Shumway v. Tom Sanford Inc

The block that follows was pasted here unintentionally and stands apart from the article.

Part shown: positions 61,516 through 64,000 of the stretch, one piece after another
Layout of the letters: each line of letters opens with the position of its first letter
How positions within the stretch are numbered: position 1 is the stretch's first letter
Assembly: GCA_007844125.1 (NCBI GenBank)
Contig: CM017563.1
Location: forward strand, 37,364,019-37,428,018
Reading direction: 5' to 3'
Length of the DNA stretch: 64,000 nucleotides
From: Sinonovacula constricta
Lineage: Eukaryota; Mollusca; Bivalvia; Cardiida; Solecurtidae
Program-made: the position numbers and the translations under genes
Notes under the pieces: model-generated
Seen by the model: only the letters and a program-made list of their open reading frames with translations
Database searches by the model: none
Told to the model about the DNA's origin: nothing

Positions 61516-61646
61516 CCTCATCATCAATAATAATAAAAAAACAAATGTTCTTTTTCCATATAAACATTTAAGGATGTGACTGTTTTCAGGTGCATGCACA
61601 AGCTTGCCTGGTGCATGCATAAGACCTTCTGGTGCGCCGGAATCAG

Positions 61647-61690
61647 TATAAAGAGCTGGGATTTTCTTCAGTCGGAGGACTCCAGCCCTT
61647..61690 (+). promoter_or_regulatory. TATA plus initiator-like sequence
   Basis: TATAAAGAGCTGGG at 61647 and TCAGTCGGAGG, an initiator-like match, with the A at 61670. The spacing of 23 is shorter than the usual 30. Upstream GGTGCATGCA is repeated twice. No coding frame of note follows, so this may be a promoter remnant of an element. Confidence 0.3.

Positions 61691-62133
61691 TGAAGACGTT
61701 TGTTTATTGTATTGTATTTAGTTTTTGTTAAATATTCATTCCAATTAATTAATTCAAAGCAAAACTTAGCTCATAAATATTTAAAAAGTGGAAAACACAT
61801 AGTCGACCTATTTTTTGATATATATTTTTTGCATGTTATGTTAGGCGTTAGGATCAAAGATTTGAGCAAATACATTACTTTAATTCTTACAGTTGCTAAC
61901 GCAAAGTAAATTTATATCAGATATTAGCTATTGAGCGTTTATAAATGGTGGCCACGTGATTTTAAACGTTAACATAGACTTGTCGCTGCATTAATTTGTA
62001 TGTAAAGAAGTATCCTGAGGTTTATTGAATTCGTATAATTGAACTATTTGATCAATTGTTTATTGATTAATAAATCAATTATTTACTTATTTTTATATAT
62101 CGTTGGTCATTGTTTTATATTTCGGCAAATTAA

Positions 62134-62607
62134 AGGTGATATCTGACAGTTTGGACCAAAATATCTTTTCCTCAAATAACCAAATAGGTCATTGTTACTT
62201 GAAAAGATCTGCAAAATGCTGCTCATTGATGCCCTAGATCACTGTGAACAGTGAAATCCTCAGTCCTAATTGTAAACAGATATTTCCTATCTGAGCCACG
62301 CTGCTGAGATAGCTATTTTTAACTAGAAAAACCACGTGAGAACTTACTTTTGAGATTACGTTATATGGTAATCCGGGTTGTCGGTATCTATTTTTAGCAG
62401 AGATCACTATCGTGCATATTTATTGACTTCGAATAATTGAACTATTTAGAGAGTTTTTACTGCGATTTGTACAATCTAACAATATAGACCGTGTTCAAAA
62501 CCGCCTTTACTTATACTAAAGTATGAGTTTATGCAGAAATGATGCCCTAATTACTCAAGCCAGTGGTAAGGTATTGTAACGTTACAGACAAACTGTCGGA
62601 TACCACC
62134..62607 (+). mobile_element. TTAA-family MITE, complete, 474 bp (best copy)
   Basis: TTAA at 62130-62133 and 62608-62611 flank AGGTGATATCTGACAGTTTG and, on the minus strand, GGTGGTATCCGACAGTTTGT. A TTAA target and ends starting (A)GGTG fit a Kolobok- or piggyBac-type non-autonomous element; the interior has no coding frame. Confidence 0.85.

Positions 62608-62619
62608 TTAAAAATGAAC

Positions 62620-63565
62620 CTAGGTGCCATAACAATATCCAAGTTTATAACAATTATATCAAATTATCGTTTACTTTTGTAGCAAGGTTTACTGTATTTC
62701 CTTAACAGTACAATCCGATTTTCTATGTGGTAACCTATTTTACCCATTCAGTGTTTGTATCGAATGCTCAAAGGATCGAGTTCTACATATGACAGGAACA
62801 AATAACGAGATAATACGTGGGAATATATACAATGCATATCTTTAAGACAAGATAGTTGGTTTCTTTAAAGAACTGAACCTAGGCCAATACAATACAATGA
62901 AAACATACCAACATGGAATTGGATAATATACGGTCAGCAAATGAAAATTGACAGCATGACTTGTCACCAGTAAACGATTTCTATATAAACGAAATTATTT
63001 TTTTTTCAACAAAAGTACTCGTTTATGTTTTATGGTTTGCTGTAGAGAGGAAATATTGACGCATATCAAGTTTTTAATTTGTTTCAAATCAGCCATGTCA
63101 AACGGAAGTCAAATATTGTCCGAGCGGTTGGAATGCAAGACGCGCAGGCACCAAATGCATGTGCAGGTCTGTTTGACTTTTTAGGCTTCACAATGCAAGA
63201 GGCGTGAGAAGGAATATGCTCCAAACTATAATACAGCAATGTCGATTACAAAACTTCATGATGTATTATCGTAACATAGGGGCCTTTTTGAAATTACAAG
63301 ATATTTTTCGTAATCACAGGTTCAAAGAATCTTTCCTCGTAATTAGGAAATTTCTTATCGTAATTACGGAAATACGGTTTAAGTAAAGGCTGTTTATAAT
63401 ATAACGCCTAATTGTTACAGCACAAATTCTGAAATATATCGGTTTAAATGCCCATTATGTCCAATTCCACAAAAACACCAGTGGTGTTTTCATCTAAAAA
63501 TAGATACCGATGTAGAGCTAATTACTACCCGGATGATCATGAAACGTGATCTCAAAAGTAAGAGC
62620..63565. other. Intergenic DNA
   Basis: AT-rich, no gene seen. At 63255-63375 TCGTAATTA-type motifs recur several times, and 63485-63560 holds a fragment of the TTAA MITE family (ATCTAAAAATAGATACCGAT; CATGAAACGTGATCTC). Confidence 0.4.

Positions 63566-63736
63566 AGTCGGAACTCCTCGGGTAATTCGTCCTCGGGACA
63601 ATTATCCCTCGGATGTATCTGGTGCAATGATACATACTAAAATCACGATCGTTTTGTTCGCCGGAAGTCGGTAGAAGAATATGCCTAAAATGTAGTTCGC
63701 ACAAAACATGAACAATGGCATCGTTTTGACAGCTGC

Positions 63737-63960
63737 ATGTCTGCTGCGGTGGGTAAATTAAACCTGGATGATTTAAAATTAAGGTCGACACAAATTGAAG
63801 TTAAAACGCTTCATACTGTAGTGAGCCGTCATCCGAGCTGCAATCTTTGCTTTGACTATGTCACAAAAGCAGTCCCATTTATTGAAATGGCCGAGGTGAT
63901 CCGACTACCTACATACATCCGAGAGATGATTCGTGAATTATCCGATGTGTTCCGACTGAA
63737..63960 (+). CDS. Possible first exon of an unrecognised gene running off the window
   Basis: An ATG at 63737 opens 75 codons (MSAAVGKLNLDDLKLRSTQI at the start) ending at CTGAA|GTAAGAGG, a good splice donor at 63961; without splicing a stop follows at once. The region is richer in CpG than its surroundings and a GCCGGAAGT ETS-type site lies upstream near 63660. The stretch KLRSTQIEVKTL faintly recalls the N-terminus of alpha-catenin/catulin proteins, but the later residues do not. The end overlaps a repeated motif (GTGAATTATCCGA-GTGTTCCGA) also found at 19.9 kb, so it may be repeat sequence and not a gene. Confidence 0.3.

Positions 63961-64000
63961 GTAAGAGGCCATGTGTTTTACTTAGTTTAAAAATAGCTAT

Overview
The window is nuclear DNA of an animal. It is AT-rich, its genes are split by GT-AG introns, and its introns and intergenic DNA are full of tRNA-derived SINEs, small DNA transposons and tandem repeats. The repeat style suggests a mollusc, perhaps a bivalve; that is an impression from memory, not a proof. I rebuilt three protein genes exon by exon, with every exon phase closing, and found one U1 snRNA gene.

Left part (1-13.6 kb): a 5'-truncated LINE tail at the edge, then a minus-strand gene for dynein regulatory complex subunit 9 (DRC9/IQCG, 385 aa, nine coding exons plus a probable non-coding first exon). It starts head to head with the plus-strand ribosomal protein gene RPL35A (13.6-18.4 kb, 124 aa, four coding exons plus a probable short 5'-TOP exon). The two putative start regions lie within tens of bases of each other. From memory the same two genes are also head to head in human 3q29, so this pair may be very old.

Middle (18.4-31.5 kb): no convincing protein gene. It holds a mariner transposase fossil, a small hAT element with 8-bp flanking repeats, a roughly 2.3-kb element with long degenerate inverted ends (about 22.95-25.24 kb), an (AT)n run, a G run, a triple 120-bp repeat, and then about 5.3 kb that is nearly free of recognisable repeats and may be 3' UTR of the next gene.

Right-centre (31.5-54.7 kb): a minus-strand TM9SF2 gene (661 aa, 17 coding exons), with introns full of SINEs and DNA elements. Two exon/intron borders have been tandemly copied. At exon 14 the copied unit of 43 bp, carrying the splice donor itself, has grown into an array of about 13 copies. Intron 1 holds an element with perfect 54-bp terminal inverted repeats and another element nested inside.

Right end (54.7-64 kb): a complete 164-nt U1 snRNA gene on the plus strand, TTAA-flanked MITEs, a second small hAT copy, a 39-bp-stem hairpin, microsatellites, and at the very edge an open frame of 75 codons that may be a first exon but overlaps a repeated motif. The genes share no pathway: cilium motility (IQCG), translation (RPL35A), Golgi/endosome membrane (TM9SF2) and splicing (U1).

In Shumway v. Tom Sanford Inc. 637 P.2d 666, 669 (Wyo. 1981), the claimant argued for a presumption of adverse and hostile use arising out of the establishment of open, visible, continuous, unmolested use. While noting such a presumption had been recognized by this court in previous cases, the Court addressed the inconsistency between the presumption of adverse use and the presumption of permissive use, and concluded the presumption of permissive use should prevail in Wyoming. In discussing the presumption of adverse use the Court cited 28 C.J.S. Easements 68, which states: "Presumptions arising out of user. The continuous user of an easement under a claim of right is presumptive evidence of ownership thereof, as against anyone who does not show a superior right. While the contrary is true in some jurisdictions, sometimes by reason of statute, the general rule is that proof of an open, notorious, continuous and uninterrupted user for the prescriptive period, without evidence to explain how it began, raises a presumption that it was adverse and under a claim of right, or, as is sometimes stated, raises a presumption of a grant, and casts on the owner of the servient tenement the burden of showing that the user was permissive or by virtue of some license, indulgence, or agreement, inconsistent with the right claimed. The facts to admit of such presumption are not, however, presumed; and the presumption itself is merely prima facie and may be rebutted. The presumption does not arise where the user is shown to be permissive in its inception, or where it is not shown to have continued for the prescriptive period; nor, in the absence of some decisive act indicating separate and exclusive use, does it arise where the user is not inconsistent with the rights of the owner, as, for instance, where the user is in connection with that of the owner or the public or is claimed with respect to unoccupied, unenclosed, and unimproved lands, the use in such cases being presumed to be permissive and in subordination to the owner's title. The latter presumption is not conclusive, however, and may be rebutted." (Shumway, 637 P.2d at 669-70.) The only mention of the need to show "exclusive use" in this excerpt was in the context of a claimant seeking to rely upon the presumption of adversity. In that context, a claimant must show a decisive act of separate and exclusive use. A claimant cannot rely upon the presumption of adverse use if the use is consistent with the rights of the owner such "as, for instance, where the user is in connection with that of the owner or the public...." Id.